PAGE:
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updated: 1/14/2013 7:07 AM

World's best bull riders compete in Rosemont

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  • Ben Jones rides Bar Code during the Professional Bull Riders Chicago Invitational Sunday at the Allstate Arena in Rosemont. Riders from around the world competed in the arena by riding 2,000-pound bulls.

       Ben Jones rides Bar Code during the Professional Bull Riders Chicago Invitational Sunday at the Allstate Arena in Rosemont. Riders from around the world competed in the arena by riding 2,000-pound bulls.
    Gilbert R. Boucher II | Staff Photographer

  • Lazaro Quloa, 3, of Joliet, watches the bull riders with his father, Jose, during the Professional Bull Riders Chicago Invitational Sunday at the Allstate Arena in Rosemont. Riders from around the world competed in the arena by riding 2,000-pound bulls.

       Lazaro Quloa, 3, of Joliet, watches the bull riders with his father, Jose, during the Professional Bull Riders Chicago Invitational Sunday at the Allstate Arena in Rosemont. Riders from around the world competed in the arena by riding 2,000-pound bulls.
    Gilbert R. Boucher II | Staff Photographer

  • Renato Nunes rides Santiago during the Professional Bull Riders Chicago Invitational Sunday at the Allstate Arena in Rosemont. Riders from around the world competed in the arena by riding 2,000-pound bulls.

       Renato Nunes rides Santiago during the Professional Bull Riders Chicago Invitational Sunday at the Allstate Arena in Rosemont. Riders from around the world competed in the arena by riding 2,000-pound bulls.
    Gilbert R. Boucher II | Staff Photographer

 

The struggle lasts only a few seconds, but to the cowboys riding the bulls, it must seem like an eternity.

A cheering crowd watched 35 of the world's best bull riders compete Sunday during the Professional Bull Riders Chicago Invitational at the Allstate Arena in Rosemont. The riders took turns riding, 2,000-pound bucking bulls for eight seconds while holding a rope that's wrapped around the bull's waist.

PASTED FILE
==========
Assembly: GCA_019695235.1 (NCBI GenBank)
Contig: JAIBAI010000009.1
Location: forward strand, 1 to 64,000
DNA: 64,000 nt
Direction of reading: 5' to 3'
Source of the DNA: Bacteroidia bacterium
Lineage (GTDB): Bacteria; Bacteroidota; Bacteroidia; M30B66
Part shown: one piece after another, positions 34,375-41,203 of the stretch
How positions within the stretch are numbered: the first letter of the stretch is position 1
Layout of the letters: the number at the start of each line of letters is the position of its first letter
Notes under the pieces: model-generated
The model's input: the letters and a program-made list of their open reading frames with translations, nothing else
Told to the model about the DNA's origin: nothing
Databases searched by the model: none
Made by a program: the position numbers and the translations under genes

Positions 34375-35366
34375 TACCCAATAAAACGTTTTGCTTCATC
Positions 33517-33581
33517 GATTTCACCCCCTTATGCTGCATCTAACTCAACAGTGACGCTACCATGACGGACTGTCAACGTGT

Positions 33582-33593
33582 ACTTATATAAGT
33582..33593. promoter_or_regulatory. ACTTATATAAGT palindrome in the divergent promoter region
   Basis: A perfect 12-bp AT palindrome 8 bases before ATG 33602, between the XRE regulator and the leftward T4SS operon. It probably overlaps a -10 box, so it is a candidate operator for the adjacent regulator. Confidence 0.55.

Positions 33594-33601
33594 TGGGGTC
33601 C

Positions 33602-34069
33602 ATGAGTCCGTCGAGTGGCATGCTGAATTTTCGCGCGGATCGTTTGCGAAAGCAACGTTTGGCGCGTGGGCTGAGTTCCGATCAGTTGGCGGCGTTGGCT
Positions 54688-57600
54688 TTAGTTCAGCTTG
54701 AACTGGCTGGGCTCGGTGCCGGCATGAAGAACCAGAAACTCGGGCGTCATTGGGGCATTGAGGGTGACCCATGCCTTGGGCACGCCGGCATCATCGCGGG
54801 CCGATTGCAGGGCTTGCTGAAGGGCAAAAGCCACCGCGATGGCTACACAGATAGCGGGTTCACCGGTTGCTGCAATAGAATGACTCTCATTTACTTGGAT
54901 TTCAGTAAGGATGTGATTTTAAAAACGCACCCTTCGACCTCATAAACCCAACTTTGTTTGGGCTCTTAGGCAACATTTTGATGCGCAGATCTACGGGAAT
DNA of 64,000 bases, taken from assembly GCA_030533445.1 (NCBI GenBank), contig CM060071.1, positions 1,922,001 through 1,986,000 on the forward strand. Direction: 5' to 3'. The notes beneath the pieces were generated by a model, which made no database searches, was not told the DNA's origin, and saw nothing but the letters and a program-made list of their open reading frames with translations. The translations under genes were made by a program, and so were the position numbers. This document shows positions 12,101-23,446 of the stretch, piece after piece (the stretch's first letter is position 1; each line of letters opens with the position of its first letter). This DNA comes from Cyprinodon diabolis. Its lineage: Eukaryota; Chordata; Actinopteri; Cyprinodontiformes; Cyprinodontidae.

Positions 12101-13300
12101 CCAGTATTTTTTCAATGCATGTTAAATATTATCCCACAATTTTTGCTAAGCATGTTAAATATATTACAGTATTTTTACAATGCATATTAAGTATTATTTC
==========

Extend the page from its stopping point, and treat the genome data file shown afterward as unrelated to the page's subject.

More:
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"Think of it as a dance," said event spokesman Jack Carnefix. "This partner has four legs. This one has two legs. If they work together and everything goes good, they're going to get a better score."

"I call it a ballet with a bull," added Mark "Tuffy" Voyles, a cameraman at the event.

The elaborate production was enhanced by pyrotechnics. To start the competition, the arena lights were dimmed and the riders were introduced as jet flames shot from oversized cans of Pabst Blue Ribbon -- a natural tie-in for an event given that the beer shares initials with the event.

"Backstage" in the bullpen, Mary Slick, of Manhattan, Ill. watched as her 5-year-old son, Kyle, had the thrill of having his shirt signed by the bull riders. Kyle is undergoing chemotherapy and was at the event courtesy of the Believe in Tomorrow Children's Foundation.

The two-day contest in Rosemont is the second of the professional bull riders' season, which consists of 26 stops, Carnefix said. The previous week's event in Madison Square Garden attracted 45,000 spectators.

The winner makes between $35,000 and $40,000. At the end of the season, the world champion gets a $1 million bonus.

Each ride is scored by four judges, which judge not only look the rider, but also the bull.

One of the riders, Douglas Duncan, of Alvin, Texas, said he gained his interest in the sport from his dad, who also was a rider.

"It makes me feel alive," Duncan said. "It's just an adrenaline rush. God gave me the ability to do something that not many people can do. I don't ride the bulls for the money. It's the feeling that I get when I get on."

If Duncan was looking for an adrenaline rush, he certainly received a heavy dose Sunday when he stayed on his spinning, flailing and kicking bull so long that at the end he was literally hanging on for dear life by the animal's neck.

The enthusiastic audience included Buffalo Grove resident Lynne Benson, who said her interest in the sport dates back to when she attended events at Chicago's Wrigley Field.

"My dad used to take us to the rodeo over there," she said. "Then they had it on television on cable, and when there was nothing else to watch, we would turn on bull riding and watch that. Now we just go because of the western lifestyle. The cowboys are so respectful to all the people and all the fans," she said, mentioning that the riders stay after to sign autographs without asking for money.

Television also was responsible for prompting Schaumburg residents Jerry and Barbara Glasby to watch the sport in person.

"It's the thrill of watching them do something we can't do," Barbara said. "It's the danger factor."

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